PHYSICS

Fundamental of Physics

Mass

Wave and Photon

Universe

MASS

MA. Fundamental of Mass MB. Kong Frequency and Kong Wavelength MC. Annihilation and Pair Production

MD. Kong Equation

ME. Kong Atom Model MF. Quantum of Atom MG. Perturbation of Photon

MH. Periodic Table

MI. Chemical Reaction MJ. Superconductor MK. Particles and Waves ML. Nuclear Physics

MJ. SUPERCONDUCTOR

1. Superconductor Materials 2. Ceramic Superconductor    

 

INTRODUCTION

 

After studying through the chemical reaction, we have better understanding on the structure of molecules and substances. We have a better visual on the movement of electrons in the structures. In this chapter, we describe about the electrons movement in macroscopic structures. The electrons movement in metals and semiconductors are commonly understood. Here, we describe on the electrons movement in superconductor.

 

 

OBJECTIVES

 

1)      To describe the characteristic of superconductors at low temperature.

2)      To describe the characteristic of ceramic superconductor.

 

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MJ.1.0        SUPERCONDUCTOR MATERIALS

 

Many materials acts as superconductor at very low temperature; nearly zero Kelvin temperature. Materials at superconductor stage produce magnetic field. This is because superconductor materials are originally a magnetic dipole. At elevated temperature, the atom is vibrating violently. They are unable to arrange in correct alignment. But at very low temperature, the kinetic energy of atoms is low. Each magnetic dipole is able to arrange in order to form a big magnet. The pictorial description is shown in Figure MJ.1.1 below.

 

 

 

Figure MJ.1.1

 

 

Figure MJ.1.2 shows the external magnetic field which produced by a superconductor at low temperature. An object is placed above the superconductor. The object is floating in the magnetic field.

 

 

 

Figure MJ.1.2

 

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MJ.2.0        CERAMIC SUPERCONDUCTOR

 

Ceramic is categorized as non-conductive materials. This is because the electrons are bond firmly in a confined space and unable to release from the orbit. Ceramic has nicely arranged crystal structure. Recently, few ceramic materials are able to perform superconductor characteristic at elevated temperature. As described in the chemical reaction with regards to the bonding phenomenon, it is explained here that the ceramic atoms are well structurally arranged, in such a way that the combined electron orbital produce near straight lines.

 

Figure MJ.2.1 shows an example of a suggested structure of ceramic superconductor materials. The superposed magnetic gauss line or orbital of electrons at certain temperature are continuous and well oriented. These superposed of orbital may not be necessary from the magnetic gauss line nearer to the atom, but can be the weaker magnetic gauss line that further from the atoms, just like the electrons cloud on a metal surface.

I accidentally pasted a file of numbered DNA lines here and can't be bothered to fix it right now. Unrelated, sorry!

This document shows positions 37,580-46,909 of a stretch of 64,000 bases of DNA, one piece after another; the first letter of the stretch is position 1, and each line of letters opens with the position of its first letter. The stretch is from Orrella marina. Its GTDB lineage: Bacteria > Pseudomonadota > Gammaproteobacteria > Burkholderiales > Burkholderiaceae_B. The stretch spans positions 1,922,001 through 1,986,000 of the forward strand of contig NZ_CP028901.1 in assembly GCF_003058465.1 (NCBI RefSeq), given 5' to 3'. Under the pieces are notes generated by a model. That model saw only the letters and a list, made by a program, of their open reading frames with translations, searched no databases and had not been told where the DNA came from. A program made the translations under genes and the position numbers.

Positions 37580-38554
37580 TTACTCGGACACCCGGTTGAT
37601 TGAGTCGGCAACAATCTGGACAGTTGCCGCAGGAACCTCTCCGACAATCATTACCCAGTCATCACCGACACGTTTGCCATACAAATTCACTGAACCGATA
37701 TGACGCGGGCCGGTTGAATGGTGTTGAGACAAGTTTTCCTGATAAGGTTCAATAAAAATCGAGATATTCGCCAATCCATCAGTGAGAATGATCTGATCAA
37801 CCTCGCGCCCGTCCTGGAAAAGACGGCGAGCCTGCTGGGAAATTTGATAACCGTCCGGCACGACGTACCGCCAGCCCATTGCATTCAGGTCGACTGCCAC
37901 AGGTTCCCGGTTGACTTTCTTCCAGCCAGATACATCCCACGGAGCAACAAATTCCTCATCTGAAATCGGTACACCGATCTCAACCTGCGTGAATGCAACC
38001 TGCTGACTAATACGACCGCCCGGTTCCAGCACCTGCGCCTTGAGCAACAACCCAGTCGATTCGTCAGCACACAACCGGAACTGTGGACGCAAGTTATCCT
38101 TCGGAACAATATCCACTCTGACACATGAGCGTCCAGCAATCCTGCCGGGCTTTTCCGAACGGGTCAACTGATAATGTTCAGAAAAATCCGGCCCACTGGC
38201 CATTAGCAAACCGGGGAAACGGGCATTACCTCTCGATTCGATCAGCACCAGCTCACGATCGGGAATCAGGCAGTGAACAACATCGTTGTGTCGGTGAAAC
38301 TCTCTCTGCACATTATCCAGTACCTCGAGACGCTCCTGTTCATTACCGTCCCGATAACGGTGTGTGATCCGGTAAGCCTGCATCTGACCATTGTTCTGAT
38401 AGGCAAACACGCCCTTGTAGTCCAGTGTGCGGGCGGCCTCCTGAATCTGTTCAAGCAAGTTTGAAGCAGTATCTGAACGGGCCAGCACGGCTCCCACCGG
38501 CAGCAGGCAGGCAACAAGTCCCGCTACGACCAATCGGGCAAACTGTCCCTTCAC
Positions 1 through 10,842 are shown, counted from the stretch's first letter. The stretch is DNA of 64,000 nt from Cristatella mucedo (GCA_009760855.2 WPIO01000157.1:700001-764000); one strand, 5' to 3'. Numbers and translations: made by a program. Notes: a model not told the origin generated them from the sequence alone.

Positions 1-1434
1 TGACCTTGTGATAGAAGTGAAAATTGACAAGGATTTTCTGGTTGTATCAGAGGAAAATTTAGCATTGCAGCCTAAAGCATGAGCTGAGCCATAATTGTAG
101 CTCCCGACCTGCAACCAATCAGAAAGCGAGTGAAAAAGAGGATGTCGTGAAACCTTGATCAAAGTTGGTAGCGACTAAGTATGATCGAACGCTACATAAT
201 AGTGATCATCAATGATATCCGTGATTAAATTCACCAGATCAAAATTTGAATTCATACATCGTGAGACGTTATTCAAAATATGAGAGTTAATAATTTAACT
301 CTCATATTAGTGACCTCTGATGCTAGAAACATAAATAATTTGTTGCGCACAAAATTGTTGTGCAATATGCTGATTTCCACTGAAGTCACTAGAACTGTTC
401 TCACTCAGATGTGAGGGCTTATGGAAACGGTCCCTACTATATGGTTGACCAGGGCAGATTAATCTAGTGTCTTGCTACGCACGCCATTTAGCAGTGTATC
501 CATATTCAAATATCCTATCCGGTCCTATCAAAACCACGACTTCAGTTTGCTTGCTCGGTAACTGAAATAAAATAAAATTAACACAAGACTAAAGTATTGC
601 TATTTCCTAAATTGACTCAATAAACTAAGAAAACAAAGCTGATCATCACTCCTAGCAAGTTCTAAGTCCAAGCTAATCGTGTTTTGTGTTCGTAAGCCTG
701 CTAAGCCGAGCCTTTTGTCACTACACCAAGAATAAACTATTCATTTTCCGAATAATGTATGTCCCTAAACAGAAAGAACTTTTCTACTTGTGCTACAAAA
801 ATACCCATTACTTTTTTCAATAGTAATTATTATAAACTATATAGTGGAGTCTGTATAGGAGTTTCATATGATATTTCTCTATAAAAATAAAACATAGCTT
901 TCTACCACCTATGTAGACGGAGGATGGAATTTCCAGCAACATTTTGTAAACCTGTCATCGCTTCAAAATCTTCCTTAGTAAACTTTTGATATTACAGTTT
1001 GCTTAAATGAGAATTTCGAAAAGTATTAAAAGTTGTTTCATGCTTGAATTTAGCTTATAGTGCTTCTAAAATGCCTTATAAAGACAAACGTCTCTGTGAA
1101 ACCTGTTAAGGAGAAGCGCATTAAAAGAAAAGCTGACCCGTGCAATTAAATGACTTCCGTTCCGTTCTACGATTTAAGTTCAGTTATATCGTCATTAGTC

Figure MJ.2.1

 

At superconducting temperature, when electric potential is exerted between two ends, electrons are able to travels on the superposed orbital from one end to another end without obstruction or collision. The orbital shall be continuous where electrons do not jump from one gauss line to another gauss line and release photons energy. The emitted photons are considered as resistance to the conductivity.

 

However, at higher temperature, the paths are broken due to the vibration of atoms. And hence, the electrical conductivity reduced. Due to this reason, ceramic was categorized as electrically non-conductive materials.

 

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DISCUSSIONS AND CONCLUSIONS

 

At low temperature, atomic magnetic dipoles are able to align nicely and produces strong magnetic field. At elevated temperature, vibrating atomic magnetic dipoles reduce the magnetism.

 

Ceramic can achieve superconductivity characteristic at elevated temperature due to the superposed magnetic gauss line of nicely arranged atoms structure. Electrons are able to travel through these paths from one end to another end when electric potential is exerted. The superposed path line may be destroyed at temperature higher than superconducting temperature due to atomic vibrations.

 

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This website is originated on 15-Mar-2007,

updated on 4-Jan-2009.

Copyright 2009 by Kok-Haw Kong

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